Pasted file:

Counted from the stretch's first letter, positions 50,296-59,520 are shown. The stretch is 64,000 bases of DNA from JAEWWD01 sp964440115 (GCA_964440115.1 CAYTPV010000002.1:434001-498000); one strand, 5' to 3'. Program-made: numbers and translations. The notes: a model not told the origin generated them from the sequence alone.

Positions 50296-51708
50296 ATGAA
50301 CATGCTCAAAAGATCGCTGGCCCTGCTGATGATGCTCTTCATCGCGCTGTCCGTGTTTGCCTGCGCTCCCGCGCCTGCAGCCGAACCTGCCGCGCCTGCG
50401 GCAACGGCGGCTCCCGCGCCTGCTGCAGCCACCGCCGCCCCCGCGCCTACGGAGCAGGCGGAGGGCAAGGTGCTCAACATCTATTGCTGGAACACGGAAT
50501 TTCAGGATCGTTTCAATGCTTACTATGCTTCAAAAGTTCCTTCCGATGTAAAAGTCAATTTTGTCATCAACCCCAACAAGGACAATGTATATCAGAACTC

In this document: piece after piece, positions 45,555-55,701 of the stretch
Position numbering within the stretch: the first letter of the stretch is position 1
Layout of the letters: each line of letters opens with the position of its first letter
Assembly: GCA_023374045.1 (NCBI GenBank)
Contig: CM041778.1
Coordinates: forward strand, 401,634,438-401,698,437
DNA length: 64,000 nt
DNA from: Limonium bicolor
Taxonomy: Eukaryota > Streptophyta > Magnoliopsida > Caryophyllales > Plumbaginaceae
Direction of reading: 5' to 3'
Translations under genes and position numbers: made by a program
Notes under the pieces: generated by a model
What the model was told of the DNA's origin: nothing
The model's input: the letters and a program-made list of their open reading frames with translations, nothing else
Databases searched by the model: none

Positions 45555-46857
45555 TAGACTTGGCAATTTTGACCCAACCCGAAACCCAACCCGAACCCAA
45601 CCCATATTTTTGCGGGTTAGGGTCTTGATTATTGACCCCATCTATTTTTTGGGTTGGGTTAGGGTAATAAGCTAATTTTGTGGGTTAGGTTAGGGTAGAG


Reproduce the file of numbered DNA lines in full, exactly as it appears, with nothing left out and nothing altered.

Counted from the stretch's first letter, positions 50,296-59,520 are shown. The stretch is 64,000 bases of DNA from JAEWWD01 sp964440115 (GCA_964440115.1 CAYTPV010000002.1:434001-498000); one strand, 5' to 3'. Program-made: numbers and translations. The notes: a model not told the origin generated them from the sequence alone.

Positions 50296-51708
50296 ATGAA
50301 CATGCTCAAAAGATCGCTGGCCCTGCTGATGATGCTCTTCATCGCGCTGTCCGTGTTTGCCTGCGCTCCCGCGCCTGCAGCCGAACCTGCCGCGCCTGCG
50401 GCAACGGCGGCTCCCGCGCCTGCTGCAGCCACCGCCGCCCCCGCGCCTACGGAGCAGGCGGAGGGCAAGGTGCTCAACATCTATTGCTGGAACACGGAAT
50501 TTCAGGATCGTTTCAATGCTTACTATGCTTCAAAAGTTCCTTCCGATGTAAAAGTCAATTTTGTCATCAACCCCAACAAGGACAATGTATATCAGAACTC

In this document: piece after piece, positions 45,555-55,701 of the stretch
Position numbering within the stretch: the first letter of the stretch is position 1
Layout of the letters: each line of letters opens with the position of its first letter
Assembly: GCA_023374045.1 (NCBI GenBank)
Contig: CM041778.1
Coordinates: forward strand, 401,634,438-401,698,437
DNA length: 64,000 nt
DNA from: Limonium bicolor
Taxonomy: Eukaryota > Streptophyta > Magnoliopsida > Caryophyllales > Plumbaginaceae
Direction of reading: 5' to 3'
Translations under genes and position numbers: made by a program
Notes under the pieces: generated by a model
What the model was told of the DNA's origin: nothing
The model's input: the letters and a program-made list of their open reading frames with translations, nothing else
Databases searched by the model: none

Positions 45555-46857
45555 TAGACTTGGCAATTTTGACCCAACCCGAAACCCAACCCGAACCCAA
45601 CCCATATTTTTGCGGGTTAGGGTCTTGATTATTGACCCCATCTATTTTTTGGGTTGGGTTAGGGTAATAAGCTAATTTTGTGGGTTAGGTTAGGGTAGAG